I really want to believe that we are getting closer to a coordinated plan for housing people who’re experiencing homelessness. But I’ve sat through enough of these meetings over the last decade to justify my skepticism.
I’m not intending to criticize the concerted and well-intentioned efforts of the RTFH to craft a solid, viable plan for ending homelessness in San Diego. And this isn’t to trivialize the value of the work being put forth by Focus Strategies, a consulting firm from Sacramento, in crafting a plan based on data and metrics. But when I heard during the RTFH membership meeting that their plan won’t be completed for another year, my heart sank.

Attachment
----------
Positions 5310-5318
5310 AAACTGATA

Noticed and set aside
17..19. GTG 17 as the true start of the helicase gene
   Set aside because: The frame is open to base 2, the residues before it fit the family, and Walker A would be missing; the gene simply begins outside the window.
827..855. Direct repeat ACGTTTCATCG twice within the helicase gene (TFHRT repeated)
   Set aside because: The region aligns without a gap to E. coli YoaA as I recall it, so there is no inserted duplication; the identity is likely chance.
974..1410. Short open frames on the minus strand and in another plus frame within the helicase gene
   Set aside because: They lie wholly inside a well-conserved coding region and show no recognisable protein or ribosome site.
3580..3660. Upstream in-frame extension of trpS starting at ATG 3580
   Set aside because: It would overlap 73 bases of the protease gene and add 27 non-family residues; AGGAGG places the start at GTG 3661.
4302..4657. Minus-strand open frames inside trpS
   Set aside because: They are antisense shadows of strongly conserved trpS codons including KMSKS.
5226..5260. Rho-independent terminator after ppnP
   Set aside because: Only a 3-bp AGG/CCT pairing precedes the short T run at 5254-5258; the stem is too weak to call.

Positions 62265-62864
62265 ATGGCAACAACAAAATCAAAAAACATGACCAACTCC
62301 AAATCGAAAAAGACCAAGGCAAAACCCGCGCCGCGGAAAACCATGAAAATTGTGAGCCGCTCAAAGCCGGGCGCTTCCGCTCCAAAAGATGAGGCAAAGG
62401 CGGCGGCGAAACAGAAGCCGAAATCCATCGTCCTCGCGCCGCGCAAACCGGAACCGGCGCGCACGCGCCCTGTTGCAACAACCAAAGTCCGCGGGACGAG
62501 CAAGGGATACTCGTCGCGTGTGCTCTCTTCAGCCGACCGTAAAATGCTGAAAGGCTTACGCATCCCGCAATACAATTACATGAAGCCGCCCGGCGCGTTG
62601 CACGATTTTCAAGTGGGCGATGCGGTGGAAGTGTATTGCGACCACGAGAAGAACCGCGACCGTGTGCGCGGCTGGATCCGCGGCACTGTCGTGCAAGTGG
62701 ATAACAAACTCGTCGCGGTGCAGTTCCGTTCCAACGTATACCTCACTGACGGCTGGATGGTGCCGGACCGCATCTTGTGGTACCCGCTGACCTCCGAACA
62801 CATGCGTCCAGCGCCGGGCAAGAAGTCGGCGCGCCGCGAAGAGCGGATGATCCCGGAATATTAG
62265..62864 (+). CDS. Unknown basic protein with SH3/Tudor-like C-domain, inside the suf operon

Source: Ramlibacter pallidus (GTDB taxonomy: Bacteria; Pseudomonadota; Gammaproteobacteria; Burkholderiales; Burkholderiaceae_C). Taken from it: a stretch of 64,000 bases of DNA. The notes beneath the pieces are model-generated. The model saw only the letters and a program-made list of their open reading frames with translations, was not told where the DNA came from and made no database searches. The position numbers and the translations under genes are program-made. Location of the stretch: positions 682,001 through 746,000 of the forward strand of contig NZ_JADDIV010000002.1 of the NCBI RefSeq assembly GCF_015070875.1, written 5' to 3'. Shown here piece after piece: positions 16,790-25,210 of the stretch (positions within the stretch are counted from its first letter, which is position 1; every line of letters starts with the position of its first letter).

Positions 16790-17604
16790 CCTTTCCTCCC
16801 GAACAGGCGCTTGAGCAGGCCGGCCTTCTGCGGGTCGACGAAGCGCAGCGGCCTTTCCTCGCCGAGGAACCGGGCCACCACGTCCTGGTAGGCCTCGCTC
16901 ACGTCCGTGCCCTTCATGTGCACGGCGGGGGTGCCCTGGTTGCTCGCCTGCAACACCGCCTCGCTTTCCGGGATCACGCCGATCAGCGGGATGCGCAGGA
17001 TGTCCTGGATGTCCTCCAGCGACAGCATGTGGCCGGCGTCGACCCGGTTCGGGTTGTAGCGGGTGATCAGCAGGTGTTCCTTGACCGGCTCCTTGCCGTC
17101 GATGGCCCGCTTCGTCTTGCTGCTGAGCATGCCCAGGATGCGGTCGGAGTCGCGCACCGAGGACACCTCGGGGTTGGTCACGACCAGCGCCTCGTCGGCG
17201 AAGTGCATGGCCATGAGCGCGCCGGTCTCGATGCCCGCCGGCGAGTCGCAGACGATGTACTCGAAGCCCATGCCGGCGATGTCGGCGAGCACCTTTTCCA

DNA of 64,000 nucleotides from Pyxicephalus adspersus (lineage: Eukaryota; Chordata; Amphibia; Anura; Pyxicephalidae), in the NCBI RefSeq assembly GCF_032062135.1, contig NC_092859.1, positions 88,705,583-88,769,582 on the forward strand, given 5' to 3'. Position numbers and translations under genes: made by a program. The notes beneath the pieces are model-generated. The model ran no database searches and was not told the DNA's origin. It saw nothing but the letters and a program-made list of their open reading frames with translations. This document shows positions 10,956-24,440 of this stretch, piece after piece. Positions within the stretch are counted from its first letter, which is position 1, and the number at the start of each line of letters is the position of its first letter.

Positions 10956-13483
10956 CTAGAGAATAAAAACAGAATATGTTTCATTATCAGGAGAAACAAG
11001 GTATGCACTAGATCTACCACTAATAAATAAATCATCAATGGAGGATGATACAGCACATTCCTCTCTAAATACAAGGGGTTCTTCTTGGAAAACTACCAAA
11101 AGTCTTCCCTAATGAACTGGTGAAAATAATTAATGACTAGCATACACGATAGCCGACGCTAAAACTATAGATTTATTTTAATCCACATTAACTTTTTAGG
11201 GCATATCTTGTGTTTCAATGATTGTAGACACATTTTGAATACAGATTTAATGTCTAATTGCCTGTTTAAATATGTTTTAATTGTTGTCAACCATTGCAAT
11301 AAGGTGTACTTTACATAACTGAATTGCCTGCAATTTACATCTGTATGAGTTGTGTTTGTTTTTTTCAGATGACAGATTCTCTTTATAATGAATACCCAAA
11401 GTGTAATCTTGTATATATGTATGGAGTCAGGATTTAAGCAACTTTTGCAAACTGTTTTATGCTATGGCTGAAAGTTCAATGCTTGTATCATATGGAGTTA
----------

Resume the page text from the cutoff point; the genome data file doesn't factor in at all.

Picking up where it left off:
Surely most of the providers and advocates attending that meeting are close enough to the human beings currently experiencing homelessness to know what another year of waiting and planning and meetings will mean in human suffering. For many, a breaking point where they lose hope and turn to drugs and alcohol for solace. For others, another year on the streets will result in assaults and rape, loss of their children, loss of employment, loss of dignity and even entrapment in human trafficking.
For some, it will mean death.